To me, a pedant and a purist, a pickle by rights ought to have gone through a proper fermentation. It might have been pasteurised afterwards and bottled, but at some stage it needs to have supported microbial activity. And yet, I don’t think of kombucha as pickled tea or yoghurt as pickled milk. Maybe that’s because they aren’t salted. Just being boiled in vinegar or soaked in brine doesn’t qualify either, for me.
Luckily Jan Davison, author of Pickles: A Global History, has a much more open mind, which is great, because I learned a lot from her little book. And it gave us plenty to talk about.
Jonathan Bethony is one of the leading artisanal bakers in America, but he goes further than most, milling his own flour and baking everything with a hundred percent of the whole grain. He’s also going beyond wheat, incorporating other cereals such as millet and sorghum in the goodies Seylou is producing. I happened to be in Washington DC just a couple of weeks after his new bakery had opened, and despite all the work that goes into getting a new bakery up and running, Jonathan graciously agreed to sit down and chat.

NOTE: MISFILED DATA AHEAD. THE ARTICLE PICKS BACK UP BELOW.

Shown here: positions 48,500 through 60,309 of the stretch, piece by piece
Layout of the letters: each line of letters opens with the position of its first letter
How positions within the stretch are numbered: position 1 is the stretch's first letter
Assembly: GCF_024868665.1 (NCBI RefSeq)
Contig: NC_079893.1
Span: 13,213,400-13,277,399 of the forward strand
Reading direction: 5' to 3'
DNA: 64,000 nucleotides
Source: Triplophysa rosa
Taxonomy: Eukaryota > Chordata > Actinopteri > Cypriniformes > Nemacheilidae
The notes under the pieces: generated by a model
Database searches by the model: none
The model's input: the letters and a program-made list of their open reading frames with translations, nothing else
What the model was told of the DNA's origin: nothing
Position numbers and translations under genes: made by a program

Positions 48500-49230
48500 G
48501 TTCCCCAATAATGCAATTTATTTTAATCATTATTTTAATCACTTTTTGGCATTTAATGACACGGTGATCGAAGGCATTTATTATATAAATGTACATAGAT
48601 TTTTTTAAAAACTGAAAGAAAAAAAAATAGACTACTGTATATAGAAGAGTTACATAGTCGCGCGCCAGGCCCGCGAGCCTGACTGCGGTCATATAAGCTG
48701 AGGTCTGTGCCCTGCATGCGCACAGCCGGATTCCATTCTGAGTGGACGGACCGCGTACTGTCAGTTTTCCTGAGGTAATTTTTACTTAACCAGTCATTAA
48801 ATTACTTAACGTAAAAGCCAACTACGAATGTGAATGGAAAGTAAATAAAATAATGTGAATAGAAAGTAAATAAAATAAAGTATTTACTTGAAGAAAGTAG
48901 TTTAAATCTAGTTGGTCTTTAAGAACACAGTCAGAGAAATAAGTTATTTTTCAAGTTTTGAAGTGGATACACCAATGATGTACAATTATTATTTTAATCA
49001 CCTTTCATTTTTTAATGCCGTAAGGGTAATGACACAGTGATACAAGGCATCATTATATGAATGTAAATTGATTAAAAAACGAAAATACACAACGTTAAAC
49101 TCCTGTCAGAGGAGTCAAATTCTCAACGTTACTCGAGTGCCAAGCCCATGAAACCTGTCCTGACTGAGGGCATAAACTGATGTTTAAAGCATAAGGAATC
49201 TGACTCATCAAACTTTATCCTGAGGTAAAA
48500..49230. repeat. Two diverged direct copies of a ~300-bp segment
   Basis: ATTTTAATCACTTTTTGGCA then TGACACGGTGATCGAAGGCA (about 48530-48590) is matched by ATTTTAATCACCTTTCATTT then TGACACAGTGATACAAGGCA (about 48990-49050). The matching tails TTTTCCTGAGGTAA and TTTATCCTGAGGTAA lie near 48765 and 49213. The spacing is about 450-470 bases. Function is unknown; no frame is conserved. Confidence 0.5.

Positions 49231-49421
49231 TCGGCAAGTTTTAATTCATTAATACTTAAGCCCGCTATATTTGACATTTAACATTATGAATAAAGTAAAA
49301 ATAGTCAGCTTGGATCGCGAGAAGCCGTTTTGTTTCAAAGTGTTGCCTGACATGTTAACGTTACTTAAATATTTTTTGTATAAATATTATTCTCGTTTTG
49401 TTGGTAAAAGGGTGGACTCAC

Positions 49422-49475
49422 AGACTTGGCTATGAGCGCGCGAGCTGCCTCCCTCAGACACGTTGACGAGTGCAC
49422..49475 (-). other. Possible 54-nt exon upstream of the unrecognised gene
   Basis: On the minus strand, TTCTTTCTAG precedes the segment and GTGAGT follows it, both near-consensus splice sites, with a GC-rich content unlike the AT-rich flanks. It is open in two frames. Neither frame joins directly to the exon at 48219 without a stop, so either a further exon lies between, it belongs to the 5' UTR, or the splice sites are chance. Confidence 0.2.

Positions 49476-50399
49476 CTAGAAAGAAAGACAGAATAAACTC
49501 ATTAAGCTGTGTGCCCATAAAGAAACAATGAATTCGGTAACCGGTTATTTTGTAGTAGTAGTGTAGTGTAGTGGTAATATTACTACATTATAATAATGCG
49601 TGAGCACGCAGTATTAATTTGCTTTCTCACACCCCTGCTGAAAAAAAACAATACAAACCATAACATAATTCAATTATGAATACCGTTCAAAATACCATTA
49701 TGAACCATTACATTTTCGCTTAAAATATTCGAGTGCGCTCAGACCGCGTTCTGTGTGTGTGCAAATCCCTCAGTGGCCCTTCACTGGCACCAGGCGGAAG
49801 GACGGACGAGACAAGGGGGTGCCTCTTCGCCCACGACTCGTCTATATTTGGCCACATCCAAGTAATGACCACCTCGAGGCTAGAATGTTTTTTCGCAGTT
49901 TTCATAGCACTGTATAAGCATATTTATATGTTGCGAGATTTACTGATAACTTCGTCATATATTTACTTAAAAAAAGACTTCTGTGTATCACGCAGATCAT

One of the things that really struck me in this conversation was the produce influencing the product. Jonathan Bethony talks about the different forms of grain and finding the right type of bread to bake with it. Rather than depending on adding sugars, alcohol and herbs, the Bethany explains that the grains provide all the flavour required. This reminds me of the notion of the assemblage and learning that occurs between the different parts.